Small and medium-sized enterprises, nonprofit organizations and high schools worldwide are invited to submit entries for the Zayed Sustainability Prize by June 23.
The Zayed Sustainability Prize, the United Arab Emirates’ global sustainability and humanitarian award, has officially announced that the 2025 cycle is now open for applications on its web portal. They will be accepted until June 23 next year.
Small and medium-sized enterprises (SMEs), nonprofit organizations and high schools with sustainable solutions are invited to submit entries for consideration in the categories of health, food, energy, water, climate action and global high schools. The Zayed Sustainability Prize is a tribute to the legacy of Zayed bin Sultan Al Nahyan, the late founder of the UAE. It aims to drive sustainable development and humanitarian action by rewarding innovative sustainable solutions.
Global climate action in line with UAE Consensus
“Since 2008, the Zayed Sustainability Prize has honoured the legacy of Sheikh Zayed by fostering inclusive sustainable and humanitarian development around the world. In this decisive decade for climate change, these values are more important than ever. I am optimistic that the prize will contribute to global climate action in line with the UAE Consensus, which will pave the way toward an effective response to the Global Stocktake decision,” Director General of the Zayed Sustainability Prize Sultan Ahmed Al Jaber said.
Funds for the next round were almost doubled to USD 5.9 million
He is also the president of COP28 for this year, minister of industry and advanced technology of the UAE, managing director and group chief executive officer of the Abu Dhabi National Oil Co. (ADNOC) and the chairman of Abu Dhabi Future Energy Co. – Masdar.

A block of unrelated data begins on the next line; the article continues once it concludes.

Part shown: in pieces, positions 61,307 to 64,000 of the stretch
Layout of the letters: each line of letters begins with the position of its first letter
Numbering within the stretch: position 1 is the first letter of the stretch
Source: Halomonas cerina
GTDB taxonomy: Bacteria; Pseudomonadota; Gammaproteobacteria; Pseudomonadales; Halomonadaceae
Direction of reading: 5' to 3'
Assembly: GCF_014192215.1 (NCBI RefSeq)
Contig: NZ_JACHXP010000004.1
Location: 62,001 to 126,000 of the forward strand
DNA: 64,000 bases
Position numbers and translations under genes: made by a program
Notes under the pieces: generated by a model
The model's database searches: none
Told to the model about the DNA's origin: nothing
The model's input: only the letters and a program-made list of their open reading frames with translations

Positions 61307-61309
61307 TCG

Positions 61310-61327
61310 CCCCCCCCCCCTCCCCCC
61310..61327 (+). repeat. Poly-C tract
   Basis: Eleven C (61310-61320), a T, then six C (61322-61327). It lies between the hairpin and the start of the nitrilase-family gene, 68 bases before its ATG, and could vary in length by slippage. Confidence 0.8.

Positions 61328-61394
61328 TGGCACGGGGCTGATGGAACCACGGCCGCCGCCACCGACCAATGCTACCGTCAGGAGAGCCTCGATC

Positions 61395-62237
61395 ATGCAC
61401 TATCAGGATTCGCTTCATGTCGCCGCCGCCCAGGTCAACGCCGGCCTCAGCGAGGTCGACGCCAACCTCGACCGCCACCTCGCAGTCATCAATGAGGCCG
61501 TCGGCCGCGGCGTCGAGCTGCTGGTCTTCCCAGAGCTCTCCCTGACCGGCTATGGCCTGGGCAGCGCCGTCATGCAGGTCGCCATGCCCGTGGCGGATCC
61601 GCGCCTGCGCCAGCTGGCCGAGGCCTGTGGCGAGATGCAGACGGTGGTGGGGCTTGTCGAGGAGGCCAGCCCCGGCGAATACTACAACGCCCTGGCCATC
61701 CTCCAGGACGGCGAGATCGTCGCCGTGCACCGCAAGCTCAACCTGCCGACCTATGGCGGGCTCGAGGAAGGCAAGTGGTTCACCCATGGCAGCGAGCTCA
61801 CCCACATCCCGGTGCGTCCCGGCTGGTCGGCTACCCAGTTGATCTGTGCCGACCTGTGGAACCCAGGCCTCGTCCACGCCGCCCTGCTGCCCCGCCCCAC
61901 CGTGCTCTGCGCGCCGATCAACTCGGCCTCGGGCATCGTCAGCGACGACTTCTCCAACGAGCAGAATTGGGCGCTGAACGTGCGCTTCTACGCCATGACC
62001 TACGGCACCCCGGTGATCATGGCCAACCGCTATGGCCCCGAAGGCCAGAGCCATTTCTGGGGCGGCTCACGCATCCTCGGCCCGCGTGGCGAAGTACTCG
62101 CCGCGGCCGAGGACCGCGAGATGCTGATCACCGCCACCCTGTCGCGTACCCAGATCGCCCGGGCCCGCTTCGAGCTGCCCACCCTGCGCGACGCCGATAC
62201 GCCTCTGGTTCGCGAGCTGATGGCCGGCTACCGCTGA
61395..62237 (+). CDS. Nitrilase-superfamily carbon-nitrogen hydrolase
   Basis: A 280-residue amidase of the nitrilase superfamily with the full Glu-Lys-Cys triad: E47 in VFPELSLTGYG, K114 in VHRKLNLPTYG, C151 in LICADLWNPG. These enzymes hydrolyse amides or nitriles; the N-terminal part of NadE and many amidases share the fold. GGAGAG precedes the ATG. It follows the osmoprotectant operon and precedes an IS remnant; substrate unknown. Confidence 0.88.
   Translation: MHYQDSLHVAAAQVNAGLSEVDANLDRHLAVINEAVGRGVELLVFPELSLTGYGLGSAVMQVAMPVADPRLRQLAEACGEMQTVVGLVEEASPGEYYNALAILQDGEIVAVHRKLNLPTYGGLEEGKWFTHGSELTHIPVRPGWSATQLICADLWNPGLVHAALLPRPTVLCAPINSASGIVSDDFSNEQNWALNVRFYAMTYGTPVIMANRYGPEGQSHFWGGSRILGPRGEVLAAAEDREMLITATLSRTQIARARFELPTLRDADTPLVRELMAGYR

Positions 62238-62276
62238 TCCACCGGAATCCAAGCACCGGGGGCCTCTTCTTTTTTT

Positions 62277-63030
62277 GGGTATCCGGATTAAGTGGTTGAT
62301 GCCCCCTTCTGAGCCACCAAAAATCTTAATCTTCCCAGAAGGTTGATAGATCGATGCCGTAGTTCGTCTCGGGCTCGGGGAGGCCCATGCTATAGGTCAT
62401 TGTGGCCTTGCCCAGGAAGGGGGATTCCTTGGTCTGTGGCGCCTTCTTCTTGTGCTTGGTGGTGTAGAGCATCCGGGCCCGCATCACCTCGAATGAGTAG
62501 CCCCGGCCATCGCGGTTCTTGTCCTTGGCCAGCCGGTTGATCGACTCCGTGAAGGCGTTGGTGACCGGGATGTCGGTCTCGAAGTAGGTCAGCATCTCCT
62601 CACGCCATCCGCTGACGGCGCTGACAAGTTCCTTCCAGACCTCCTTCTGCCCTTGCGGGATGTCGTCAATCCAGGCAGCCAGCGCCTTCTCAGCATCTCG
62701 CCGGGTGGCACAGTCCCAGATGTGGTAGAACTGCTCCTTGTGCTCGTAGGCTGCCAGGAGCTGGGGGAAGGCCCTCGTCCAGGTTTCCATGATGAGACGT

In response to the pressing climate crisis, and to further support the country’s efforts to accelerate practical solutions needed to drive climate action and uplift vulnerable communities around the world, the prize has increased its funds from USD 3.6 million to USD 5.9 million, the organizers pointed out. Winners in the categories of health, food, energy, water and climate action are set to get USD 1 million each.
Every high school that wins prize is entitled to as much as USD 150,000
Within the global high schools category, split into six world regions, every laureate can claim up to USD 150,000 to start or further expand their project. The regions are the Americas, Europe and Central Asia, Middle East and North Africa, Sub-Saharan Africa, South Asia, and East Asia and the Pacific.
The most recent Zayed Sustainability Prize winners were recognized at an awards ceremony held during the United Nations Climate Change Conference COP28 in Dubai. The event is also known as the 28th Conference of the Parties of the UN Framework Convention on Climate Change.
To encourage a broader range of participants, entries are now accepted in multiple languages: Arabic, Chinese, English, French, Russian, Spanish, and Portuguese.
Main criterion is to improve access to essential products or services
For health, food, energy, water and climate action, the candidates should prove they are improving access to essential products or services in their targeted communities and that they are able to implement a long-term vision for better living and working conditions. For the global high schools category, projects should be led by students, demonstrating innovative approaches to address sustainability challenges.
The evaluation consists of three stages. First, due diligence is conducted on all submissions to ensure that they meet the evaluation criteria of impact, innovation and inspiration. Next, evaluations are undertaken by a selection committee of category-specific panels of independent international experts. The list of finalists will be sent to the jury for a unanimous selection of the winners. They are scheduled to be announced at an awards ceremony during the 2025 Abu Dhabi Sustainability Week (ADSW).
For over 15 years, through its 117 winners, the Zayed Sustainability Prize has positively impacted the lives of 384 million people worldwide, according to the organizers.